January 8, 2015

Why Tilapia? Species Selection at the Aquaponics Project

Laura Genello

Laura Genello

Guest Blogger

Johns Hopkins Center for a Livable Future

IMG_0853Tilapia is one of the most commonly raised fish species in aquaponics systems, but it is not universally desirable among consumers. Why is it that tilapia is such a common choice, and why are we raising them at the CLF Aquaponics Project?

  1. Tilapia are hardy. Really hardy. In the aquaculture industry they have a reputation for being very difficult to kill, especially compared to more finicky species such as trout. They can survive wider ranges in pH, temperature, and ammonia than many other fish species, and they quickly adapt to varying conditions.

    This made them a great choice for us and many other aquaponics growers who are typically new to practicing aquaculture.

  1. Tilapia are fast growing and efficient at converting food into body mass. Their feed conversion ratio, or the ratio of mass of food added to the mass of fish produced, ranges from about 1.6-1.8:1, far less than a carnivorous fish species like salmon (and farmed shrimp) and a mere fraction of the feed conversion ratio for other sources of protein, like beef which can be as much as 20 to 1. This means we can minimize our feed inputs to the system.
  1. Tilapia eat plants…and insects, algae, worms, fish and, well, a bit of everything. This omnivorous diet means they can adapt well to an entirely plant-based fish food, allowing the farmer to potentially avoid using fish feed made from large amounts of fish-meal, a product typically made from wild-caught, pelagic fish, such as mackerel and sardines. Unfortunately, plant-based fish foods are not yet commonplace and price competitive on the commercial market. However, alternative fish foods are a growing area of research as the aquaculture industry expands and the price of fishmeal rises. Many aquaponics farmers have even experimented with growing their own fish food by raising worms, soldier fly larvae or duckweed. We hope to begin trying to grow some of our own fish feed soon.
  1. Tilapia are popular. Tilapia are one of the top five fish species consumed in the U.S., meaning that they are easily recognizable for consumers.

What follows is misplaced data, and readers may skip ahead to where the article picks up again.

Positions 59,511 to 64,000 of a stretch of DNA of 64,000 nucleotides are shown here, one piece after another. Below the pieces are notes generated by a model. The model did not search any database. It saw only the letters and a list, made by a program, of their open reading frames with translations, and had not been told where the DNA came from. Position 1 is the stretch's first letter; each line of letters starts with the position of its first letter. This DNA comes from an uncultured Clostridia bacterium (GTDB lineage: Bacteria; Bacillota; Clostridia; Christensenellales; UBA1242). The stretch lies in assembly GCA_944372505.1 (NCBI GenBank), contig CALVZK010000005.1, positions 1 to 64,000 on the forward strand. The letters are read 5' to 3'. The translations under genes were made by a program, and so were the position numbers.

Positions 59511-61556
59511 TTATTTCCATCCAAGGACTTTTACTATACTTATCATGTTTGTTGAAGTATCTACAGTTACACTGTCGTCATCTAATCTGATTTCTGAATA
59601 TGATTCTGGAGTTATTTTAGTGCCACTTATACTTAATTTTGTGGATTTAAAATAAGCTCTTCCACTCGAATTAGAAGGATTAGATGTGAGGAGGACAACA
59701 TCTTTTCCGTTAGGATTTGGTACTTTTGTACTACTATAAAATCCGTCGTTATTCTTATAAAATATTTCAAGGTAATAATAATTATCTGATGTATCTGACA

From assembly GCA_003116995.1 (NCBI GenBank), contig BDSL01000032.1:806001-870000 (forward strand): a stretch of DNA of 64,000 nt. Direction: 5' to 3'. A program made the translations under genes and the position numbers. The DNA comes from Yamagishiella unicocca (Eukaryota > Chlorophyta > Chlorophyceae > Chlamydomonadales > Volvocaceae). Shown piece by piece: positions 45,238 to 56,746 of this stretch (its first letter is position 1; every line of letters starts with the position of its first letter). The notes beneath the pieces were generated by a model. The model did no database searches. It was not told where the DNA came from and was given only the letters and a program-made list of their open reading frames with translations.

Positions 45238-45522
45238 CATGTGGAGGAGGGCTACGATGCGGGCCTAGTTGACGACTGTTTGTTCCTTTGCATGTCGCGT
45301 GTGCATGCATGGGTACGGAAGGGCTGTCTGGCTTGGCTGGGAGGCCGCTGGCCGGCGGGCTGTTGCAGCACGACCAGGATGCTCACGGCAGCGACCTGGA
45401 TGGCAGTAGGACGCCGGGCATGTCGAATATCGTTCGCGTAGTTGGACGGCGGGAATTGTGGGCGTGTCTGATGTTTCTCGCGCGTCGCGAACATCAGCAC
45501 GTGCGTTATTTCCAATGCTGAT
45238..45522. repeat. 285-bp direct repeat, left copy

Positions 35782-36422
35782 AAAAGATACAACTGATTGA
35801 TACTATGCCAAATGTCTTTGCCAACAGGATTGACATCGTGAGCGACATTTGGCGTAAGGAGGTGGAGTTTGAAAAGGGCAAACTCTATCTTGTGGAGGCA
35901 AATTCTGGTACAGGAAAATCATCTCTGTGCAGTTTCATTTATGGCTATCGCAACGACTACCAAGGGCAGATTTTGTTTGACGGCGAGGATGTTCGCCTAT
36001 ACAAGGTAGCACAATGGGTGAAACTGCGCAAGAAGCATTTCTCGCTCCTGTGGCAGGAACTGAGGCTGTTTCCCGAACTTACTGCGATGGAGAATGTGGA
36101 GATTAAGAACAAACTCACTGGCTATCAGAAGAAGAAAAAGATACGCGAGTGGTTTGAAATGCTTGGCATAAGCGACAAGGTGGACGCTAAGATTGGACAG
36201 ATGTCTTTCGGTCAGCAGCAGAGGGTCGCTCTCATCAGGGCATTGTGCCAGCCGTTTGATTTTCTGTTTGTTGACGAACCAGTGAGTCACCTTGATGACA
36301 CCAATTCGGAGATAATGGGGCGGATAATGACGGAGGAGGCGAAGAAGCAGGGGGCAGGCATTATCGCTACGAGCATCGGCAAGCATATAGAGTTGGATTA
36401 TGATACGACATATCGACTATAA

If farmed properly, tilapia’s low-feed conversion ratio and omnivorous diet make them an environmentally friendly fish species to eat. However, tilapia do have a few disadvantages. Because they are hardy and can eat a diversity of food, tilapia are not always raised in healthy conditions or fed a high quality feed. They have fewer omega-3 fatty acids than other fish species, such as sardines, mackerel or salmon, and in many parts of the world tilapia are an invasive species. Moreover, cheap production of tilapia in Asia has driven down prices, making it difficult for farmers to receive fair payment for their fish. While tilapia are a great choice for beginning aquaculturists, other fish species that can be raised in aquaponics include catfish, perch, bluegill or even ornamental koi.

3 Comments

  1. Thanks for your documentary,we are currently working on a tilapia farm project to be funded locally,kindly send me a project proposal sample to guide me while writing this proposal.
    Regards

  2. Laura Genello

    Posted by Laura Genello

    Hello, We do not have an aquaponics project proposal sample that I could send you, but I would be happy to try to help answer any aquaponics questions you may have. Please feel free to contact me by email at LGenell1@jhu.edu.

  3. There’s some research from Wisconsin that Sauger/Walleye hybrids may be able to grow significantly faster than tilapia, with a much better taste (like perch). They’re also able to handle much colder conditions, so their water doesn’t have to be heated nearly as much (which in Wisconsin is unsustainable).

Leave a Comment

Your email address will not be published. Required fields are marked *

*